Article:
Attentional Homesteading

May 07, 2020

It’s funny. When people talk about how technology distracts us or hijacks our attention, the first thing that comes up is smartphones. Which, sure: they’re a hotbed of dings for your attention and apps with weaponized endless scrolling competing for a slice of your eyeballs’ time. But for me, my phone isn’t attention span enemy number one. I have push notifications nearly globally disabled and it’s pretty easy for me to leave it out of sight and reach when I want to sit down and focus. My nemesis is a little different.

It’s that damn desktop web browser url autocomplete.

I can’t do large swathes of my work without the internet; forget looking up APIs, it’s where my email client, Github, Trello etc all live. With all that necessarily happening in a browser, all the worst distractions for me are just a keystroke away. The autocomplete in most browsers sorts by most visited, so if I hit Option-l t and bam—there’s Twitter one Enter away at the top of the list.

There’s a plethora of site blocking/limiting apps out there, of course. Or just the good old /etc/hosts trick. I’ve tried them, and they usually have a backfiring effect: I don’t even like cake all that much, but if you told me I could never have it again, I’m gonna start wanting some cake.

So, I tried a different strategy. Instead of outright blocking, I wrote a small Firefox extension to automatically prune a list of distracting domains from my history. Now when I focus that browser address bar, hitting a single letter doesn’t pull up a list of distractions. I can still visit them anytime I want; I just have to type out the full url, every time. That little bit of friction goes a long way towards making visiting a particular site into a decision rather than a reflex.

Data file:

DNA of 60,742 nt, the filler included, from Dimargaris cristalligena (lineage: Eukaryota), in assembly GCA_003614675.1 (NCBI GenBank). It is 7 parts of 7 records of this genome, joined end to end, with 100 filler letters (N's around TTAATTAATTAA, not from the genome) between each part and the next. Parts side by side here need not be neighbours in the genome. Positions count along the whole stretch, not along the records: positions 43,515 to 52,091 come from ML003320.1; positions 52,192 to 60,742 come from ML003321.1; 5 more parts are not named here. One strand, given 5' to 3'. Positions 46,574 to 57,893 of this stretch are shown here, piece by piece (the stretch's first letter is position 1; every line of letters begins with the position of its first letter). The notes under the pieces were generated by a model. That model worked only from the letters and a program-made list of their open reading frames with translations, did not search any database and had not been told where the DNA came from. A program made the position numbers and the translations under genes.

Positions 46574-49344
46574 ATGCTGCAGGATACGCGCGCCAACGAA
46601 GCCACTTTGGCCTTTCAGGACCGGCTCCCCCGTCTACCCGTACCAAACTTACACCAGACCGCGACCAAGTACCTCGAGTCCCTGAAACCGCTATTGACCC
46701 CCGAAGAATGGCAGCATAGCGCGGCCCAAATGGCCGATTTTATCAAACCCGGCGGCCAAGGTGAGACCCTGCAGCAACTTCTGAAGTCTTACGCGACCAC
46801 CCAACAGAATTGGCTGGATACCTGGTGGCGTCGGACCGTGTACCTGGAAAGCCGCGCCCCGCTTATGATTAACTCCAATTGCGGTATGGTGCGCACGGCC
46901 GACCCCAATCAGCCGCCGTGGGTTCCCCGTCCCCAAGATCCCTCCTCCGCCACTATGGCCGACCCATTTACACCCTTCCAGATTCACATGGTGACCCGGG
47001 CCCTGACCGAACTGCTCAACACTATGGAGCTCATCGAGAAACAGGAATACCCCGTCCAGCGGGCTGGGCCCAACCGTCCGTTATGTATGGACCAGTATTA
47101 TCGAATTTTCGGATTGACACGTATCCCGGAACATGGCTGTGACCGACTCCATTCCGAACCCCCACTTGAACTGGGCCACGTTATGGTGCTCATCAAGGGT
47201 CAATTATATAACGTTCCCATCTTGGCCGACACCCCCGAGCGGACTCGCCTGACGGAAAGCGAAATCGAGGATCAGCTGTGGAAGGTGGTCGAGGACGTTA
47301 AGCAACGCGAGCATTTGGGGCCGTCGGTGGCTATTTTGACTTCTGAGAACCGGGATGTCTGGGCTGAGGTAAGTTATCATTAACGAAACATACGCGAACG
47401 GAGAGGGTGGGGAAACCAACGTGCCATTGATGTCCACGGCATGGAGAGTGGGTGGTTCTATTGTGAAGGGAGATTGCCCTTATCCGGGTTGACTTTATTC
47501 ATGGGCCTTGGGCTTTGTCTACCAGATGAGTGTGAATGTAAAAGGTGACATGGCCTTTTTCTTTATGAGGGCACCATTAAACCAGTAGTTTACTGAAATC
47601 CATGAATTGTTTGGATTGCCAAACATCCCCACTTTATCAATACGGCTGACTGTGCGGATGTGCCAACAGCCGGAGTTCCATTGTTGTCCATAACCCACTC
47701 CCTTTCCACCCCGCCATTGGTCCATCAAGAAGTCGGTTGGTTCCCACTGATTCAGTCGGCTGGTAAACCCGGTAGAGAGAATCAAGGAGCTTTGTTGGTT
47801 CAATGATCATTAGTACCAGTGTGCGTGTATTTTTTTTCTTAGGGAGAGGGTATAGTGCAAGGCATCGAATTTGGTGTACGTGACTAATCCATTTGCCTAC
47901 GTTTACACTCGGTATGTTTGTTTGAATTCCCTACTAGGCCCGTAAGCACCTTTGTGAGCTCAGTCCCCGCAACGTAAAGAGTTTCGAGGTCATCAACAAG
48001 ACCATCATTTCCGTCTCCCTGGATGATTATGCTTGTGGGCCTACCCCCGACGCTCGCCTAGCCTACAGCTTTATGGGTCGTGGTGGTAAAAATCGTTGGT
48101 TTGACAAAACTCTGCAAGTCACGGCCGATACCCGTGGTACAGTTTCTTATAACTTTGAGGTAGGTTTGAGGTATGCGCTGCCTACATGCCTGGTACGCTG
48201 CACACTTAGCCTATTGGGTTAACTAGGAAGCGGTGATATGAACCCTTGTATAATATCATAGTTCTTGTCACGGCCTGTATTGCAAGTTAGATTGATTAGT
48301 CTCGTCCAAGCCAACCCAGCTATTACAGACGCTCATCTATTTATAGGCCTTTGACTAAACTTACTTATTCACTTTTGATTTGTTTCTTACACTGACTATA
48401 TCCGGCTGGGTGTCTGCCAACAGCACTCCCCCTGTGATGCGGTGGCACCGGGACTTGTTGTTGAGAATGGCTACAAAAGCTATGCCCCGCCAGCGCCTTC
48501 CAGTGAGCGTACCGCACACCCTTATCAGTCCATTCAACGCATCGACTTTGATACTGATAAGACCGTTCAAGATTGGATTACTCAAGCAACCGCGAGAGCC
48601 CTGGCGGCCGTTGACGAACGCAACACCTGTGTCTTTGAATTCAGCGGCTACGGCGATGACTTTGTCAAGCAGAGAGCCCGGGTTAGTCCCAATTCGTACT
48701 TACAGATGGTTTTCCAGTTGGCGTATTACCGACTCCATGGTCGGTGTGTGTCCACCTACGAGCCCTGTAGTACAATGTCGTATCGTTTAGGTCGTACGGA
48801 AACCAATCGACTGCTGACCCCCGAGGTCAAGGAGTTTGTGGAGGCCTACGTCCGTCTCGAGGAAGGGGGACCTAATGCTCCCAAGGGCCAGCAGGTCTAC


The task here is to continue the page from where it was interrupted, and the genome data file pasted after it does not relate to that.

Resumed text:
Why’d I write my own? There’s a plethora of extensions that purport to do the same history scrubbing. But there’s always a risk with a third-party extension that it’ll do something malicious, like harvesting your info for sale.

It wasn’t hard. Most of the code here was readily adaptable from the tutorials, and I know Javascript moderately well. And now I’ve got a simple thing that makes the information environment that I spend a great deal of time in a bit more habitable. To me, this is software at its best: something uniquely fitted to an individual, amplifying a positive or toning down a negative. A humble Jobsian bicycle for the mind. I love the idea of individualized fleets of this kind of thing: small, personalized bits of code to help each of us live our digital lives a little more deliberately.

And this is where that ideal runs into the reality of modern platforms.

I think about the essay An App Can Be A Home-Cooked Meal a lot. I love the idea of little purpose-built mobile apps for myself or my friends and family. But Apple can remove an app at any time: certainly by removing it from the store or tools like Testflight, and potentially by yanking it from running devices (they did it on the Mac platform when Zoom was misbehaving). Android is a little more open, but anything using Google Play has to cede a similar level of control. I just can’t get excited about working in an environment where someone else can just say “nope, you don’t get to do that- even just for yourself.”

The same is true for my new browser extension. If I want to not have to manually load my extension every time I open Firefox anew, I have to get it signed by Mozilla, which does have an approval process. They can revoke it at any time, and the extension will stop working. This is for security. I get it: I literally wrote my own because of the risk of someone else’s extension doing something bad. Being able to blacklist bad actors is pretty important in the modern day and age. And Mozilla has zero reason to blacklist my little one-person extension.

But still, someone else has ultimate control over the tools I’m using to carve out better headspace for myself.

And yes: Firefox is open source, so I could in theory fork it, patch it and build a version of it just for me without these limitations. But the effort involved in doing so, let alone the ongoing effort to maintain those patches against upstream releases (which, again, security) is absolutely not worth it.

I’m acutely aware of the tradeoffs here. But it still makes a part of me sad.